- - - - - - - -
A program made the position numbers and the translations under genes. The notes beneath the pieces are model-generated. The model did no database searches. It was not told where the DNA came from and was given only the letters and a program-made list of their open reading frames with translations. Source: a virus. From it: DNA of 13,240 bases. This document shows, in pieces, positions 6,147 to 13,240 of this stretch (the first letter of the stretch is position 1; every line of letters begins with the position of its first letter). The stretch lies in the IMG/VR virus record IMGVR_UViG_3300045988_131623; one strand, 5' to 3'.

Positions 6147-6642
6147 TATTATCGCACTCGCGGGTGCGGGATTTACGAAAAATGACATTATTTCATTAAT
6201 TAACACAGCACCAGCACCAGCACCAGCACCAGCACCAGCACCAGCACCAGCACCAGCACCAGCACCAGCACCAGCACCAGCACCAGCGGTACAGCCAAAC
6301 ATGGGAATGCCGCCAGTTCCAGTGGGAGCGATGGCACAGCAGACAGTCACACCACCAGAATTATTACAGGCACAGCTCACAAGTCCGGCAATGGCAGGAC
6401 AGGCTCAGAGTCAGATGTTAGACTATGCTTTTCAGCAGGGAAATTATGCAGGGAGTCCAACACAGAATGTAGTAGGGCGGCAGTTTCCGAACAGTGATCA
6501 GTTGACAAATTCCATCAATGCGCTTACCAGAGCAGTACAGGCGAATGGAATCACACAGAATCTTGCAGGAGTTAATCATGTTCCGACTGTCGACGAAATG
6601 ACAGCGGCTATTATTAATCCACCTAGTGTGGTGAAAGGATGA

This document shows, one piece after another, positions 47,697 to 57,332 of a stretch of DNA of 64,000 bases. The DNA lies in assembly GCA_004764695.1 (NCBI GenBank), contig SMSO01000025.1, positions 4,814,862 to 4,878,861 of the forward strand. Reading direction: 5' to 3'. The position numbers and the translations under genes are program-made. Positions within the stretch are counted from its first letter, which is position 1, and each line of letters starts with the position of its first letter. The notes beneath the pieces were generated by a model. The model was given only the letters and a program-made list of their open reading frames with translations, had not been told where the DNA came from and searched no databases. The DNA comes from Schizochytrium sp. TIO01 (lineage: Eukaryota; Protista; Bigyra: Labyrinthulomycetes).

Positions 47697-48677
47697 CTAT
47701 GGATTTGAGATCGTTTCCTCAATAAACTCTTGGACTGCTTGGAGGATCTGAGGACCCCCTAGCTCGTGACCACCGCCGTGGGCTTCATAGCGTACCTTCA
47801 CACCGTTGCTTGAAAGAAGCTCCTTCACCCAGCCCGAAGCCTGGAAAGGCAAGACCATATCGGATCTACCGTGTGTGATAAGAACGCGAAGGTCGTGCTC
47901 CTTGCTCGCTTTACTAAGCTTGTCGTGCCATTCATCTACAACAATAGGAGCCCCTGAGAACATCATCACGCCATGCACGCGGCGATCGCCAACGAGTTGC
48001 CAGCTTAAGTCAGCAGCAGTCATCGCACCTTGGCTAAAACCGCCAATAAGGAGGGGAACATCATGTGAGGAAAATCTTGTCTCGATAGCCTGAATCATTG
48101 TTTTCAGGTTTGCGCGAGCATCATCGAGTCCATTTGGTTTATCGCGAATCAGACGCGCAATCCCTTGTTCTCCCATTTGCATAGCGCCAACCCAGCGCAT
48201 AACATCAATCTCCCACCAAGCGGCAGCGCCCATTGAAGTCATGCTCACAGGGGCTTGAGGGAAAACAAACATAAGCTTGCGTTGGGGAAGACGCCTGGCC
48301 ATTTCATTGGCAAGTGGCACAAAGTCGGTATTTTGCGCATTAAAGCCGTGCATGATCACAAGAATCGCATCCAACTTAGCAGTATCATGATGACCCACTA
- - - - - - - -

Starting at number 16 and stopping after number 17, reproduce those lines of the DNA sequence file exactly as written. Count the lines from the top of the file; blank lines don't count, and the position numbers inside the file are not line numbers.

48101 TTTTCAGGTTTGCGCGAGCATCATCGAGTCCATTTGGTTTATCGCGAATCAGACGCGCAATCCCTTGTTCTCCCATTTGCATAGCGCCAACCCAGCGCAT
48201 AACATCAATCTCCCACCAAGCGGCAGCGCCCATTGAAGTCATGCTCACAGGGGCTTGAGGGAAAACAAACATAAGCTTGCGTTGGGGAAGACGCCTGGCC